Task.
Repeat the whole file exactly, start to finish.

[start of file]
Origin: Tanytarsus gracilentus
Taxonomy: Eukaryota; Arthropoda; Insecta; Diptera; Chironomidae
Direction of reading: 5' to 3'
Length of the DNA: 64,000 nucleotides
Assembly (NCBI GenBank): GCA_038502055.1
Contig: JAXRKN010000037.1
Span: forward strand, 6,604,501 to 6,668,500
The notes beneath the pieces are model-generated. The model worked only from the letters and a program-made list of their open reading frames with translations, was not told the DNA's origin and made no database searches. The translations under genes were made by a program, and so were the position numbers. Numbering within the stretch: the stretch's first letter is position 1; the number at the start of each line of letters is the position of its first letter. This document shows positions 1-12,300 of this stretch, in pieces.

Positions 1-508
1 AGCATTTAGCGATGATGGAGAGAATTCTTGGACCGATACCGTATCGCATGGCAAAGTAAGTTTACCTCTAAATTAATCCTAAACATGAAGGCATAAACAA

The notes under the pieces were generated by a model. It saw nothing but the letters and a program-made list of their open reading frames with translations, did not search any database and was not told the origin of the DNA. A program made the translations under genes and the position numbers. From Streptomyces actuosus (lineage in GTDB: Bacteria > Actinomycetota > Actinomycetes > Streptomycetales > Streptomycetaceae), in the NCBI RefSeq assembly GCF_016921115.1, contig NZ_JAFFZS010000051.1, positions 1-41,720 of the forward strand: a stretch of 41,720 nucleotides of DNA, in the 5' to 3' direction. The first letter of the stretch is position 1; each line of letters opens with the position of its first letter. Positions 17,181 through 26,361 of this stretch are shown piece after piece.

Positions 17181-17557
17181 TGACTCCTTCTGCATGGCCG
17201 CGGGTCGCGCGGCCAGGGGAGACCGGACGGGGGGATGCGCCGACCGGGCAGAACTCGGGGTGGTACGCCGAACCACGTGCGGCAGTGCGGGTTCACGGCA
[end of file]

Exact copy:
Origin: Tanytarsus gracilentus
Taxonomy: Eukaryota; Arthropoda; Insecta; Diptera; Chironomidae
Direction of reading: 5' to 3'
Length of the DNA: 64,000 nucleotides
Assembly (NCBI GenBank): GCA_038502055.1
Contig: JAXRKN010000037.1
Span: forward strand, 6,604,501 to 6,668,500
The notes beneath the pieces are model-generated. The model worked only from the letters and a program-made list of their open reading frames with translations, was not told the DNA's origin and made no database searches. The translations under genes were made by a program, and so were the position numbers. Numbering within the stretch: the stretch's first letter is position 1; the number at the start of each line of letters is the position of its first letter. This document shows positions 1-12,300 of this stretch, in pieces.

Positions 1-508
1 AGCATTTAGCGATGATGGAGAGAATTCTTGGACCGATACCGTATCGCATGGCAAAGTAAGTTTACCTCTAAATTAATCCTAAACATGAAGGCATAAACAA

The notes under the pieces were generated by a model. It saw nothing but the letters and a program-made list of their open reading frames with translations, did not search any database and was not told the origin of the DNA. A program made the translations under genes and the position numbers. From Streptomyces actuosus (lineage in GTDB: Bacteria > Actinomycetota > Actinomycetes > Streptomycetales > Streptomycetaceae), in the NCBI RefSeq assembly GCF_016921115.1, contig NZ_JAFFZS010000051.1, positions 1-41,720 of the forward strand: a stretch of 41,720 nucleotides of DNA, in the 5' to 3' direction. The first letter of the stretch is position 1; each line of letters opens with the position of its first letter. Positions 17,181 through 26,361 of this stretch are shown piece after piece.

Positions 17181-17557
17181 TGACTCCTTCTGCATGGCCG
17201 CGGGTCGCGCGGCCAGGGGAGACCGGACGGGGGGATGCGCCGACCGGGCAGAACTCGGGGTGGTACGCCGAACCACGTGCGGCAGTGCGGGTTCACGGCA